Decker ’58 Examines a Church’s Role in the Antislavery Movement

Brooklyn's Plymouth church-thumb-200x300-23568Brooklyn’s Plymouth Church in the Civil War Era: A Ministry of Freedom, by Frank Decker ’58, assisted by Lois Rosebrooks (The History Press)

The author: Decker is a longtime member of Plymouth Church, serving on its governing council from 1993 to 1999, and as its president for three years. In 2007, after Decker retired from the practice of law, he and Rosebrooks succeeded in having the church listed as a site on the National Underground Railroad Network to Freedom. In 2009, he wrote and presented a paper on Henry Ward Beecher and the Plymouth congregation, which was published in the International Congregational Journal. Decker also was an associate editor for two volumes of The Law Practice of Alexander Hamilton.

The book: Brooklyn’s Plymouth Church in the Civil War Era examines the Brooklyn-based bastion of anti-slavery sentiment: Plymouth Church of the Pilgrims, led by Henry Ward Beecher. Plymouth Church was not only publicly important in the fight for abolition — holding mock slave auctions, raising money to purchase freedom for slaves, and sending guns nicknamed “Beecher’s Bibles” to those struggling for a free Kansas — but it also was a busy Underground Railroad station. Once the Civil War broke out, the congregation helped raise troops and supplies for the U.S. Army.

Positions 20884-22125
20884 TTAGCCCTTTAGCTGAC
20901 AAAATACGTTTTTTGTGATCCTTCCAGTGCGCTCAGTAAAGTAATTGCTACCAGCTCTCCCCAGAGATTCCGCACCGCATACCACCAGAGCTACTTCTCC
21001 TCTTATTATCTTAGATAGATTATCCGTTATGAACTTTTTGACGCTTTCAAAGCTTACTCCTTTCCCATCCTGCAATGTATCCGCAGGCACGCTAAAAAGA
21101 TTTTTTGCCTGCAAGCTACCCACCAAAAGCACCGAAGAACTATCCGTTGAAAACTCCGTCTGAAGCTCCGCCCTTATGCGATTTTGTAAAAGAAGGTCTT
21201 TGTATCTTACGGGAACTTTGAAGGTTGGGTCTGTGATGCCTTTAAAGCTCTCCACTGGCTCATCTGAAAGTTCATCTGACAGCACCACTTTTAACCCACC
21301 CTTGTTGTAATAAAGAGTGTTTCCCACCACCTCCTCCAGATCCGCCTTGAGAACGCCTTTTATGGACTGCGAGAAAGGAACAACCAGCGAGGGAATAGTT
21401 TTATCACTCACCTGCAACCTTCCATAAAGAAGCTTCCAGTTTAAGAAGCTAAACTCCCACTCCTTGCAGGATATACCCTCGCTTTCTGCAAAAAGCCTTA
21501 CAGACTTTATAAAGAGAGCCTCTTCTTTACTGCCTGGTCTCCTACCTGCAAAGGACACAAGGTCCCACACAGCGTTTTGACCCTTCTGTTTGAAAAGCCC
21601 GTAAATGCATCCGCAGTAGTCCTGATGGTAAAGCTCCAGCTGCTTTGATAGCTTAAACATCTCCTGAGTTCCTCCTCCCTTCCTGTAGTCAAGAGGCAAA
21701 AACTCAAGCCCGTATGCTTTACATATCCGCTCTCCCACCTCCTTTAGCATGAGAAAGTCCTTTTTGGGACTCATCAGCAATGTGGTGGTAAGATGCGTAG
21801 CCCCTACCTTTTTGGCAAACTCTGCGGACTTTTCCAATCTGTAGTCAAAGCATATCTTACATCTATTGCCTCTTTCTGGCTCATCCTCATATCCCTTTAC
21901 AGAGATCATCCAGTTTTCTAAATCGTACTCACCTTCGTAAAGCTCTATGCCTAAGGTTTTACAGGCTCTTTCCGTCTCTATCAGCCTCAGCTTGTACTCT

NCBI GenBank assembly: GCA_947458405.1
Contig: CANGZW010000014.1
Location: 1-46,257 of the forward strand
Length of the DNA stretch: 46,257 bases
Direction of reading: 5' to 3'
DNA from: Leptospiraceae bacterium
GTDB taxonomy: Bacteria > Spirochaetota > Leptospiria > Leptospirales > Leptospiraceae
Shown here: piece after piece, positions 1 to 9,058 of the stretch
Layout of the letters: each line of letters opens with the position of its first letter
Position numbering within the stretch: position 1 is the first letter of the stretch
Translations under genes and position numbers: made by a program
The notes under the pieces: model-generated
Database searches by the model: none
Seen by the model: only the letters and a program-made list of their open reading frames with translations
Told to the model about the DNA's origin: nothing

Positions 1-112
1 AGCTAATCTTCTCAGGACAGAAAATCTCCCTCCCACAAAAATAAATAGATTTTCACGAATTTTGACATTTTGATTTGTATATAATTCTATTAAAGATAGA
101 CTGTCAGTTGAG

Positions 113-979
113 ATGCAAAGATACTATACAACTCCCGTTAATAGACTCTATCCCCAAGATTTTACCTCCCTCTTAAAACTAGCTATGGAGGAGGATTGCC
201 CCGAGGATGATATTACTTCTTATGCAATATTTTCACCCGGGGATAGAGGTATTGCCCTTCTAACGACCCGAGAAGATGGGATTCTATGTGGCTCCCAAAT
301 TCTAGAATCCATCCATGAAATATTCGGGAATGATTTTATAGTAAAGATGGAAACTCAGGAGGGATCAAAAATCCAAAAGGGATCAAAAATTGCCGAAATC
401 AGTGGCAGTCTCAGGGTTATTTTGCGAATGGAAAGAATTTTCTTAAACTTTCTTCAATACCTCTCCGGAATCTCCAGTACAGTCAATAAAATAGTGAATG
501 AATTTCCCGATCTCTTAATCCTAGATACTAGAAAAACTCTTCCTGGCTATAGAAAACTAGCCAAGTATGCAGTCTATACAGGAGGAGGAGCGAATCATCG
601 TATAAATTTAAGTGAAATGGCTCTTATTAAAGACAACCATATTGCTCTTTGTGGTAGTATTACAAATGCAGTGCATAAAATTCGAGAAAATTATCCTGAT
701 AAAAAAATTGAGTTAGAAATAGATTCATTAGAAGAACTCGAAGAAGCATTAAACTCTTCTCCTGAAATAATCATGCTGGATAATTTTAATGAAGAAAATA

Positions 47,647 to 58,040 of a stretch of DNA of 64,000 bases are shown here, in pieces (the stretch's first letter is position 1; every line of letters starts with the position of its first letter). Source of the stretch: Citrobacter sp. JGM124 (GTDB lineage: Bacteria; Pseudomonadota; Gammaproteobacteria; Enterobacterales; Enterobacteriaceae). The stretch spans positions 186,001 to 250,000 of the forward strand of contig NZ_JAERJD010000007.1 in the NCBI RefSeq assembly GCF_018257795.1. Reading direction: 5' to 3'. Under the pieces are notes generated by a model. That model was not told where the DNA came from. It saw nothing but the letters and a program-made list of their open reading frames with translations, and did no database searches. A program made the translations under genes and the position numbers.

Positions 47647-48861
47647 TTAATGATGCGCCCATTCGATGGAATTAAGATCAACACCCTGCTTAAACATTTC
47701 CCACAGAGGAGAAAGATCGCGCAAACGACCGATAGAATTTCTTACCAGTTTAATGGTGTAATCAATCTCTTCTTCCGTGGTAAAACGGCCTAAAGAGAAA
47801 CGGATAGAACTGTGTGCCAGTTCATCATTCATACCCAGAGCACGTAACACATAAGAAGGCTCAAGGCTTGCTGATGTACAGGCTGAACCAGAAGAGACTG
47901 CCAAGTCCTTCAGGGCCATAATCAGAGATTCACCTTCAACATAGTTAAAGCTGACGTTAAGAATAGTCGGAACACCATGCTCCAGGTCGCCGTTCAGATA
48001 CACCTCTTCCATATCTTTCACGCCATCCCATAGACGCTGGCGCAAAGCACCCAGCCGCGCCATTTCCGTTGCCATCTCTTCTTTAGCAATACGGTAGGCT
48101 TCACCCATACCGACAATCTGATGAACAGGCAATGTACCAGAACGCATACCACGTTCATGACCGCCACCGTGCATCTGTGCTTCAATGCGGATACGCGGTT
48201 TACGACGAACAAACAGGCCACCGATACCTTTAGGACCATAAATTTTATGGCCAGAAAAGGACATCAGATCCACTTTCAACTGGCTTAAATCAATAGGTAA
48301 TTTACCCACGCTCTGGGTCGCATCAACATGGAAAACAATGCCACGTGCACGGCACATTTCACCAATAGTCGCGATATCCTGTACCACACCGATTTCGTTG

Opening lines: “Henry Ward Beecher — minister of Brooklyn’s famous Plymouth Church — has been called ‘the most famous man in America.’ His story has been told many times: He had a flair for the dramatic that included conducting sensational mock slave auctions and delivering sermons and speeches that newspapers across America often quoted. He wrote articles that he signed with an asterisk and, therefore, was called the first ‘star’ reporter. Abraham Lincoln invited him to deliver the address at the raising of the flag at Fort Sumter at the end of the Civil War because of his support of the Union cause during the war. By contrast, while Beecher was certainly important, Plymouth Church was much more than Beecher.”

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